NDSR Art seeks partner institutions across the U.S. for the 2018-19 cohort.
National Digital Stewardship Residency (NDSR) Art is able to offer a salary and professional development stipend for a full-time digital stewardship resident to four institutions for twelve-months. Applications will be accepted via email until September 29, 2017. Since participation requires a high-level of institutional commitment, those who are considering applying should begin conversations with colleagues now.
Host applicants are responsible for submitting a digital stewardship project proposal. Of particular interest are innovative projects with results that can have broad impact and be shared with professional societies.
Projects should address art information digital stewardship issues such as:
- planning for long-term sustainable access to digital assets, including
- born digital works of art and time-based media,
- electronic publications,
- interpretive technologies and apps,
- in-house produced audio-visual materials
- reformatting, migration, and/or emulation of complex digital objects,
- design and planning for content management and metadata systems,
- addressing institutional readiness and assessment of digital preservation planning, and
- policy issues, including
- intellectual property,
- access and use, and
For detailed information about the program and application process see:
If you have questions or want to discuss your NDSR Art project proposal, please email email@example.com.
NDSR Art is a residency program that helps art and cultural institutions tackle issues of digital stewardship. It is an iteration of the NDSR program that began in 2013, with a pilot project developed by the Library of Congress in conjunction with the Institute of Museum and Library Services (IMLS). The NDSR program was developed to bridge the gap between existing, well developed classroom education and the need for more direct professional experience in the field. The program serves several different populations: students interested in the field of digital stewardship, partnering institutions, and the broader cultural heritage community. The mission of the NDSR program is to build a dedicated community of professionals who will advance our nation’s capabilities in managing, preserving, and making accessible the digital record of human achievement.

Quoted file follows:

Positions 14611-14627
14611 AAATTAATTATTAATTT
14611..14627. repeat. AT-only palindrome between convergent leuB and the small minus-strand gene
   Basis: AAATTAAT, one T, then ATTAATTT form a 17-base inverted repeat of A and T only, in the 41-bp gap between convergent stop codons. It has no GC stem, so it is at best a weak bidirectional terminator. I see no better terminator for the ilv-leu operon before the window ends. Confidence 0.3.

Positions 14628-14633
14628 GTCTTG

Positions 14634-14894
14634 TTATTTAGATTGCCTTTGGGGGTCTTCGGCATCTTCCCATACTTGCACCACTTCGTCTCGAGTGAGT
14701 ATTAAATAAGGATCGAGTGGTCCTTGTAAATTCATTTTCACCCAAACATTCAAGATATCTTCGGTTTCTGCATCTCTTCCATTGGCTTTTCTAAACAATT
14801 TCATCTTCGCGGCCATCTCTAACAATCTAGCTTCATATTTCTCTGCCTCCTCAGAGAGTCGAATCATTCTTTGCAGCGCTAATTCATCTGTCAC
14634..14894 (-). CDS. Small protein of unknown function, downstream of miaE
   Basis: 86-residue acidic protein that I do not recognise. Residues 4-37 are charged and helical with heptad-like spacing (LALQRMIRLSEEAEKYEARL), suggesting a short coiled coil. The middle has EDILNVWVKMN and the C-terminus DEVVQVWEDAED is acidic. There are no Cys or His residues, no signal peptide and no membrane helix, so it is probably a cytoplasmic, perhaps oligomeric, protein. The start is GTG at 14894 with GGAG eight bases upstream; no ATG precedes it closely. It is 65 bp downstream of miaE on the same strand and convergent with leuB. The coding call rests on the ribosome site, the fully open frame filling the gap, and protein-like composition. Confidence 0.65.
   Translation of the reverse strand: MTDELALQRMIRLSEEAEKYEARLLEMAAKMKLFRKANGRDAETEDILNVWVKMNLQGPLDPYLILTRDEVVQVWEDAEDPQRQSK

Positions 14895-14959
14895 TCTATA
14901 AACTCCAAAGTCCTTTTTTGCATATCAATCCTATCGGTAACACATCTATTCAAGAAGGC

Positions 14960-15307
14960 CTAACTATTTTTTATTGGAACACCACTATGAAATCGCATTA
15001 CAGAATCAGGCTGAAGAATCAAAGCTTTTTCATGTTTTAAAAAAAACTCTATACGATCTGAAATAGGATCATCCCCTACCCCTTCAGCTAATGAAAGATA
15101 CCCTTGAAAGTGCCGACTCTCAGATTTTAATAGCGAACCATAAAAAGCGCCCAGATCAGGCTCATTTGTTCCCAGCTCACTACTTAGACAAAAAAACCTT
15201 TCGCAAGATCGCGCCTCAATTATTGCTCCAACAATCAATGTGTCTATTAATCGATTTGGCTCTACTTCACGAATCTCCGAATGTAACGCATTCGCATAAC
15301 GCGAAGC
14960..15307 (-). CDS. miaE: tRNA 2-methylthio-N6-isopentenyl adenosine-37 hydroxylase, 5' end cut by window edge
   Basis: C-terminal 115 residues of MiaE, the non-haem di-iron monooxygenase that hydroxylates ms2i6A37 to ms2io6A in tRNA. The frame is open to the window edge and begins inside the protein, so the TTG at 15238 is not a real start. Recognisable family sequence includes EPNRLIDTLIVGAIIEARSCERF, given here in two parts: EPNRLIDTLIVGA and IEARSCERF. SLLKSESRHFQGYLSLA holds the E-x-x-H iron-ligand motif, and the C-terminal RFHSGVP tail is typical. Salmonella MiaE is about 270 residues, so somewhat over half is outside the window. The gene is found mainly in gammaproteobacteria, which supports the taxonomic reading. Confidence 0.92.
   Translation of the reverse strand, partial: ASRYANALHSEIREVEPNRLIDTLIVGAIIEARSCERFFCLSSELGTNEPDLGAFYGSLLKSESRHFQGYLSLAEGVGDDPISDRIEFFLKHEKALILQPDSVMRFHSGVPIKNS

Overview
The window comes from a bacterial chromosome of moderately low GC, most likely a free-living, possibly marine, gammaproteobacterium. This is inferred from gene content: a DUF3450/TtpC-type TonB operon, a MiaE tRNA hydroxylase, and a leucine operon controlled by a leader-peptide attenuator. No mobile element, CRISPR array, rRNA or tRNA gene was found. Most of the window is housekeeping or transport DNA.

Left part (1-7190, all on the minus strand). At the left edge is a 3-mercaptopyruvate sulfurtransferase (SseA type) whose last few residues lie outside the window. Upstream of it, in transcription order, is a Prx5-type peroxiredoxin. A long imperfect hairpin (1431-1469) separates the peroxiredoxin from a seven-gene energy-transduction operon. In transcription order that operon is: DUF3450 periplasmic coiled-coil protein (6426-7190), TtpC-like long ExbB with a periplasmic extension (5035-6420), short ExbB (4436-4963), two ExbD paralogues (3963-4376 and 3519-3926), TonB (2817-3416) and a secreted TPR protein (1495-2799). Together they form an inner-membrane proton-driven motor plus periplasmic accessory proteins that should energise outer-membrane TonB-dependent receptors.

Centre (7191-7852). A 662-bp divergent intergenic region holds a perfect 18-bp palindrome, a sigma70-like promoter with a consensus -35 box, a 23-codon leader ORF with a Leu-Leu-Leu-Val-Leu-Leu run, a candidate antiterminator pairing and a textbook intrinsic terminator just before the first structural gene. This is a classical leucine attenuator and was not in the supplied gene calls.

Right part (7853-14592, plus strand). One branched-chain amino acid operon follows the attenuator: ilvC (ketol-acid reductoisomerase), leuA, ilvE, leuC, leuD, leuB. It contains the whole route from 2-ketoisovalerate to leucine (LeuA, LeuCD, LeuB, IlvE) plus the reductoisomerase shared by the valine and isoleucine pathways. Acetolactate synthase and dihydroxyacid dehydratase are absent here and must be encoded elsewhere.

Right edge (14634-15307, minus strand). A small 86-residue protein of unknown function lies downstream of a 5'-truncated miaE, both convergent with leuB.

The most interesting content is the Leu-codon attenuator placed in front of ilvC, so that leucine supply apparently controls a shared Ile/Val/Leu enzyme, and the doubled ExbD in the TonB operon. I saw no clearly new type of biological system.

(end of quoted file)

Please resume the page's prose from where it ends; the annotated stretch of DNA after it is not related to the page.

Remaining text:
NDSR Art adapts and expands the NDSR model by addressing issues of digital preservation and stewardship in relation to the arts, with a particular focus on new media and arts information. The program will support two nationally dispersed cohorts– each consisting of four recent postgraduates placed in host institutions for twelve-month residencies. The first cohort begins late July 2017.
For additional information, visit the NDSR Art website at http://ndsr-pma.arlisna.org or contact:
Karina Wratschko, NDSR Art Program Manager
Digital Initiatives Librarian
Philadelphia Museum of Art